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A, Allgeyer v. Louisiana,

Edited By: Kermit L. Hall, James W. Ely Jr., Joel B. Grossman

From: The Oxford Companion to the Supreme Court of the United States (2nd Edition)

Edited By: Kermit L. Hall

From: Oxford Constitutions (http://oxcon.ouplaw.com). (c) Oxford University Press, 2015. All Rights Reserved. Subscriber: null; date: 31 October 2020

Allgeyer v. Louisiana,

165 U.S. 578 (1897), submitted 6 Jan. 1897, decided 1 Mar. 1897 by vote of 9 to 0; Peckham for the Court. In Allgeyer v. Louisiana, the Supreme Court for the first time ruled a state law unconstitutional for depriving a person of the right to make contracts. The case arose in Louisiana, which like other states prohibited businesses from operating within its jurisdiction unless they met certain conditions. To enforce this policy, Louisiana made it illegal for Louisianans to enter into certain insurance contracts by mail with companies operating outside the state. Allgeyer & Co. was prosecuted for entering into such an insurance contract with a New York company.

The Court had earlier held that insurance was not interstate commerce and so could not rule the Louisiana law unconstitutional for invading national jurisdiction. Instead, the Court held that the contract was effected in New York and lawful under New York. The Court then held that the Due Process Clause of the *Fourteenth Amendment guaranteed the right to enter into lawful contracts.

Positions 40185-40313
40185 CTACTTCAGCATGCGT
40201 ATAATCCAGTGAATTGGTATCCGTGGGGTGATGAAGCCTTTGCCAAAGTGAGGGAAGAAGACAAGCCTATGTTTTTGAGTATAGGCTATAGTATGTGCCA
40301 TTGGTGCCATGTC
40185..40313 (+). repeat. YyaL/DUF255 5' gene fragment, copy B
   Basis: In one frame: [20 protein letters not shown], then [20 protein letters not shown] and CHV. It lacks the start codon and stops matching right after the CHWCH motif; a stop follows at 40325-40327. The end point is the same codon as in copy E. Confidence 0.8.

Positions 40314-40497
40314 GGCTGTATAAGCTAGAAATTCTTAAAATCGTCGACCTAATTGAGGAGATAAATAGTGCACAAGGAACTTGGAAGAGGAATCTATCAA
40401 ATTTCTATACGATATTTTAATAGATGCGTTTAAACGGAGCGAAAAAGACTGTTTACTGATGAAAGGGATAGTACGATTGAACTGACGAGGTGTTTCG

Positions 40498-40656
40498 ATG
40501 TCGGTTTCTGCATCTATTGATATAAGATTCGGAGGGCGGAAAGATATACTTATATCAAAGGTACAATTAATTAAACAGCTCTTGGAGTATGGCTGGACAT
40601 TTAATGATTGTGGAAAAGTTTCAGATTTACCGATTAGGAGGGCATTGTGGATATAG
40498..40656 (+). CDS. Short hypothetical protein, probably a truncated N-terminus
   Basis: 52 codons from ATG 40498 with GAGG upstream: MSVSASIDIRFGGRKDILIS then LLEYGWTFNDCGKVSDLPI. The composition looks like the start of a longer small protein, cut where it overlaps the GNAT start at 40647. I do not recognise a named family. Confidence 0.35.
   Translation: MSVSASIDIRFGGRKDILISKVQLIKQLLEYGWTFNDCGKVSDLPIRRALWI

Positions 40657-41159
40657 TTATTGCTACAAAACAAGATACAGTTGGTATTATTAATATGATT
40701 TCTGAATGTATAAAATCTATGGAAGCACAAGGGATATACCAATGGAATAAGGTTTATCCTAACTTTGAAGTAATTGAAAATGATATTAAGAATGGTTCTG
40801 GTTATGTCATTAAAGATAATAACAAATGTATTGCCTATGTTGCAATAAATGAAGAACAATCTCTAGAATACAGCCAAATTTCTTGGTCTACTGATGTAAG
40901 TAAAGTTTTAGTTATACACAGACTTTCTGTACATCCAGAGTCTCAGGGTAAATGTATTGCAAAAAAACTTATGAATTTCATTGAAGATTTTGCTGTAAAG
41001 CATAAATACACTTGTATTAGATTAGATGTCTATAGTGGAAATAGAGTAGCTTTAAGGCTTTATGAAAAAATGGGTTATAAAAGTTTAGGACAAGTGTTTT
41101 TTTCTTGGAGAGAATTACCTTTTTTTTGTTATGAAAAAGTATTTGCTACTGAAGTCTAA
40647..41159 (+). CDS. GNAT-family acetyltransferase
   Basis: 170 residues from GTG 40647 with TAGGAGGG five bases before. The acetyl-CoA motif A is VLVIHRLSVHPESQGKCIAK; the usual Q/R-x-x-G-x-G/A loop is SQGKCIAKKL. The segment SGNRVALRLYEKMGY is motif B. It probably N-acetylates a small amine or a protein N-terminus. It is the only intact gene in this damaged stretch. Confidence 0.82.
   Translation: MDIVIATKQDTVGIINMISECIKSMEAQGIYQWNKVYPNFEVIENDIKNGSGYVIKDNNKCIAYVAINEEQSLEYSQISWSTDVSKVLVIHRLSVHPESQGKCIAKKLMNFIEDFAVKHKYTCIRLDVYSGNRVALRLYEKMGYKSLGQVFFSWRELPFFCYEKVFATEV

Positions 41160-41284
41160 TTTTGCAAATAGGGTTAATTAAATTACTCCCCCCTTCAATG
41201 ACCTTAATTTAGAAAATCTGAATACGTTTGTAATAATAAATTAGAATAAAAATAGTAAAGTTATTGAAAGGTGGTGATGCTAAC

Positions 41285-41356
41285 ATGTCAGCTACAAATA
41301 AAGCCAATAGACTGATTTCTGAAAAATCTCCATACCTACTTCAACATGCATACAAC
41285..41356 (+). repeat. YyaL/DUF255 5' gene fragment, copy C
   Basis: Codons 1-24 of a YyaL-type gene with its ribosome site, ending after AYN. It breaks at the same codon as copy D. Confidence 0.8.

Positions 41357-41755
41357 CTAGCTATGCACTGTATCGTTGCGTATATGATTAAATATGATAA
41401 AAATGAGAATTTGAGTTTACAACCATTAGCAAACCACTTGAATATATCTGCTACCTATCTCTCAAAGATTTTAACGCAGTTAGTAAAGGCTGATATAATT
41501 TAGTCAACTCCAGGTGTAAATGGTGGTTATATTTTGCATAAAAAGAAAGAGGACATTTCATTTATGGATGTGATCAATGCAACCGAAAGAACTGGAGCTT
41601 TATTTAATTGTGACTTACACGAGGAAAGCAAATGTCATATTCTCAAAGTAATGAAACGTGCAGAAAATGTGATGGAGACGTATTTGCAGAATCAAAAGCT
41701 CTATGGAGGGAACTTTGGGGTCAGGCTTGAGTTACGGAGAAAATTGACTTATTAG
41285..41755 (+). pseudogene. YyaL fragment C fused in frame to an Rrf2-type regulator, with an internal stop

Allgeyer v. Louisiana became the key case establishing the doctrine of “liberty of contract.” Although the opinion itself only declared that the right to make lawful contracts was a liberty protected by the Due Process Clause, the courts developed the principle that freedom of contract was the rule and restraint the exception, the reasonability of which states had to justify. Employers regularly cited this principle to challenge legislation regulating terms of employment—setting maximum working hours or minimum wages, for example. Until the mid-1930s such challenges often were successful.

See also contract, freedom of; due process, substantive.

Michael Les Benedict